On recovering Anglicans, vegetarians and nomads

I like to say my boyfriend is a recovering Anglican. He’s actually not even Anglican, he just happens to go to an Anglican church and I just happen to enjoy having a go at Sydney Anglicans. What I really mean when I say he’s recovering is that he is no longer doctrinal about his faith and how he practises it – in fact, he’s ardently against legalism.

Similarly … Continue reading On recovering Anglicans, vegetarians and nomads

Going for glocal

The other day my dad kindly informed me that if I ever stood for politics I’d need to renounce my Malaysian citizenship. This, of course, occurred in the context of the dual citizenship debacle that has kept Australia entertained for the last few months. Now I’m not sure how to feel about the fact that my father thinks a political career is a real possibility … Continue reading Going for glocal

City love (and lack thereof)

There are lots of things I love about you, Sydney.

I love your dazzling waterfronts, stretching out from the Sydney Harbour that the tourists see, all the way west up the Parramatta River – simply spectacular, even on an overcast day.

I love your cafés, even if you’re no Melbourne.

And I actually love your trains, even if people are always complaining about how these are always running late.

Royal Botanic Gardens-6

When I thought I might be leaving you for good last year, it was easy to list the things I would miss.

But loving things about Sydney isn’t the same as loving Sydney.

Now that I’m back here with you again, I’ve realised that I … Well, I don’t love you.

Unfortunate, hey? Continue reading “City love (and lack thereof)”

Australia: Not the place I thought you were

The other day after work, I was flowing with the peak hour crowd down Anzac Parade, when I witnessed something awful.

An Aboriginal man was heckling and shoving an East Asian man. The Indigenous guy was yelling obscenities and things like “Go back to where you came from!” to the suited up Asian guy, who was trying, literally, to shake him off. That was Awkward thing Number 1.

People just watched. And did nothing. That was Awkward thing Number 2.

By people, I mean mainly Asian people. The University of New South Wales appears to be predominantly Asian, even the law faculty – a contrast with the College of Law at my own alma mater. That was Awkward thing Number 3.

And I did nothing because, frankly, I’m both Asian and female. I actually thought I might get hit. That was Awkward thing Number 4.

It made me think about how Australia is not the place I thought it was when I was little. Continue reading Australia: Not the place I thought you were

Re-entry. Still from the movie Gravity.

367 days after re-entry

Ten years ago, a lady named Debbie asked me if I was studying Spanish because I wanted to be a missionary in South America. At the time it was a seriously long bow to draw – I in fact had no better reason for studying Spanish other than Age of Empires and the Spanish national football team.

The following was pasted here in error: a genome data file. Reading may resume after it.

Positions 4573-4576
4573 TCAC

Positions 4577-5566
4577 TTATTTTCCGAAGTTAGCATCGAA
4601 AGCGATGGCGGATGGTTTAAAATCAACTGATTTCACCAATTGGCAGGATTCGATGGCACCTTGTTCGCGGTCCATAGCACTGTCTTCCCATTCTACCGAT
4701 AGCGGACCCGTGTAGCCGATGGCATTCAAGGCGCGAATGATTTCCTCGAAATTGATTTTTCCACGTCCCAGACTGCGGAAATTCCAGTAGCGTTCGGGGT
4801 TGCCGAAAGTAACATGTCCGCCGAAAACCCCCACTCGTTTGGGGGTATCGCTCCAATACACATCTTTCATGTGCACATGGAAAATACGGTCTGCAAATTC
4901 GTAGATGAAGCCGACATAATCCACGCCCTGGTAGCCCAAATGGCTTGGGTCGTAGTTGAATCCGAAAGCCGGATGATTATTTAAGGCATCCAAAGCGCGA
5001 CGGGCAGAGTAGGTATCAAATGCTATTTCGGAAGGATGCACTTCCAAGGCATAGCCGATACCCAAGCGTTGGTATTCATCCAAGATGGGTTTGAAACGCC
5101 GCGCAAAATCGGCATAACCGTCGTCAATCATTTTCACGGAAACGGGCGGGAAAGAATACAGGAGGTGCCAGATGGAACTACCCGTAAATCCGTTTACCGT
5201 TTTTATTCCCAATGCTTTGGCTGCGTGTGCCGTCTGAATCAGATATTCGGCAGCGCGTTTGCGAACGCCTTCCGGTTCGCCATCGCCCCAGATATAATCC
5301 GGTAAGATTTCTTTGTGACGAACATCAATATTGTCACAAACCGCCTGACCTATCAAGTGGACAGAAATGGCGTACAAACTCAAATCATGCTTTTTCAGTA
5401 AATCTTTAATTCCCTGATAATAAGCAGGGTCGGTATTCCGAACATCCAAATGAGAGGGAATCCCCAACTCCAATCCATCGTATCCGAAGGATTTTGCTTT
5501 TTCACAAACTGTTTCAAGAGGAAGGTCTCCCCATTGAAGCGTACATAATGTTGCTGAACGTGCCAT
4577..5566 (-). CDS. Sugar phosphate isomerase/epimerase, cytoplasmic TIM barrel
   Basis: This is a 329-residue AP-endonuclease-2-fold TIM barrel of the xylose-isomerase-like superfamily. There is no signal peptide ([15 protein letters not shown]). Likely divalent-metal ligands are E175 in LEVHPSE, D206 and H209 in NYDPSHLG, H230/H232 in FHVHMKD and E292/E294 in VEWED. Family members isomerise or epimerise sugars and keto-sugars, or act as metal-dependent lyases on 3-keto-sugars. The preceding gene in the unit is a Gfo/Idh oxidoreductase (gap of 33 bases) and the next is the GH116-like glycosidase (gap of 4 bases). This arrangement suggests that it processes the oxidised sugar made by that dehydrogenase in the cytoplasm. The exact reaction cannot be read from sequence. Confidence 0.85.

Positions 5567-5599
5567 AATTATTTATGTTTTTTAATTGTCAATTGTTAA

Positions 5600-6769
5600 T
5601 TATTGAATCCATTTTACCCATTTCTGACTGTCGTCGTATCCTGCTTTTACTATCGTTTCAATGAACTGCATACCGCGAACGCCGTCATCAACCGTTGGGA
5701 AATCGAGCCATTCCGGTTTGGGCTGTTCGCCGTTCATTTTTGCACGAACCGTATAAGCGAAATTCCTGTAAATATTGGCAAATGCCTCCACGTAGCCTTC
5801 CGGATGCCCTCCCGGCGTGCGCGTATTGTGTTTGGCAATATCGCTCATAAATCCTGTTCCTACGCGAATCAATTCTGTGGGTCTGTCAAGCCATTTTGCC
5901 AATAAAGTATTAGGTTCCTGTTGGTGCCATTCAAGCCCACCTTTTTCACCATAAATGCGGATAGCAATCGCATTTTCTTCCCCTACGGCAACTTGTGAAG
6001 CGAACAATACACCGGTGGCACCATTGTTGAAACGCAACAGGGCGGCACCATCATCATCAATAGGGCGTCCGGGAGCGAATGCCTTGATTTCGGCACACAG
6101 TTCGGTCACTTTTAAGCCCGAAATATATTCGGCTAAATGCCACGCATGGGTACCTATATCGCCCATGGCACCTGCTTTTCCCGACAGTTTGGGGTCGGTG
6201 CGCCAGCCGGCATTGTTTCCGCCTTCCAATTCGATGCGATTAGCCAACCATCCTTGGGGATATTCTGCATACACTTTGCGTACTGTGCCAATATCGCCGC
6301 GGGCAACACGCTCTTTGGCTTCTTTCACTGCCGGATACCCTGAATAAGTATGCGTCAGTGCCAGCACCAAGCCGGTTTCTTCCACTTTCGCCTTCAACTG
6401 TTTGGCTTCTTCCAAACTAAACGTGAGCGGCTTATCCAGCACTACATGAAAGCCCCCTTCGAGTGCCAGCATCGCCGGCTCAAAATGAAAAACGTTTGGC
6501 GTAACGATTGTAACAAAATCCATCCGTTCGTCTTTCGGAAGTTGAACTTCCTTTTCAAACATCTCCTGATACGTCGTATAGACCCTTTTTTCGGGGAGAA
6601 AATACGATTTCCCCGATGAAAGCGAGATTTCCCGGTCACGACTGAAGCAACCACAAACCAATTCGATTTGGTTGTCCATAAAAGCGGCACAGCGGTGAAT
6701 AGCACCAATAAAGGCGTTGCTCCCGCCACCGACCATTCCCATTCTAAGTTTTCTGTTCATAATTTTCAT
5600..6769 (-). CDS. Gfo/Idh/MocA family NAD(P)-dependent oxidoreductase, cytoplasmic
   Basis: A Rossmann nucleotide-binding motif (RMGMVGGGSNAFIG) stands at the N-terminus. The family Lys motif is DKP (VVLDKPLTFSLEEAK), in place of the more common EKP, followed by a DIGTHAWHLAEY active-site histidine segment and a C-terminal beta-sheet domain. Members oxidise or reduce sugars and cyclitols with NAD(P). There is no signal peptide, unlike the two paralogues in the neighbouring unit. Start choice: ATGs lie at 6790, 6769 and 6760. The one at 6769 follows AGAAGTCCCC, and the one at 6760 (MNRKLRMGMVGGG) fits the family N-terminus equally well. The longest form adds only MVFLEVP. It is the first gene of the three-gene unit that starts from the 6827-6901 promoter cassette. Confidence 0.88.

Once I started learning the language, I discovered how beautiful it was to the ear, the mind, the tongue. But even then I didn’t have any particular interest in Latin American culture. I had even less interest in becoming a missionary.

Debbie and I are unlikely to cross paths again, but what she said turned out to be rather prophetic. Continue reading 367 days after re-entry

What feels like home

4,000m above sea level and 400,000m from the closest shore of the Pacific Ocean, playing beach volleyball every Sunday afternoon in the park somehow became one of the defining elements of my life in La Paz.

Now, at sea level and right on the shores of the Pacific Ocean, playing beach volleyball every Monday evening in Manly is becoming an anchor, a touchpoint, to each week here in Sydney.

It’s funny, the unlikely things that make me feel at home. Continue reading What feels like home

The opposite of vertigo

The opposite of vertigo
Is your wings poised for flight
and your feet stuck in cement;
Is the skyward pull that makes
you ill to be on the ground.

Gravity versus your dreams.

The opposite of vertigo
Is conversations about the weather
and getting angry at traffic;
Is display windows taunting you
with things that won’t make you happy.

You can see right through them.

From the pit of your stomach
to the tip of your tongue
the air here’s thick,
swallows up inspiration.

The opposite of vertigo
Is the sickening sensation of settling;
Is being shackled when you should be airborne.

The opposite of vertigo
Is the curse of those who come down from altitude;
Is the Icarus in you and me. Continue reading The opposite of vertigo

80% Australian

Approaching this Australia Day, I’ve been thinking a lot about my Australianness. Or lack thereof. It’s not that I’m experiencing epic reverse culture shock now that I’m back in Australia (just a little …), but certainly the relationship between my personal identity and my country has undergone significant transformation. As a child I felt more foreign than I should have. Probably because I went to a really … Continue reading 80% Australian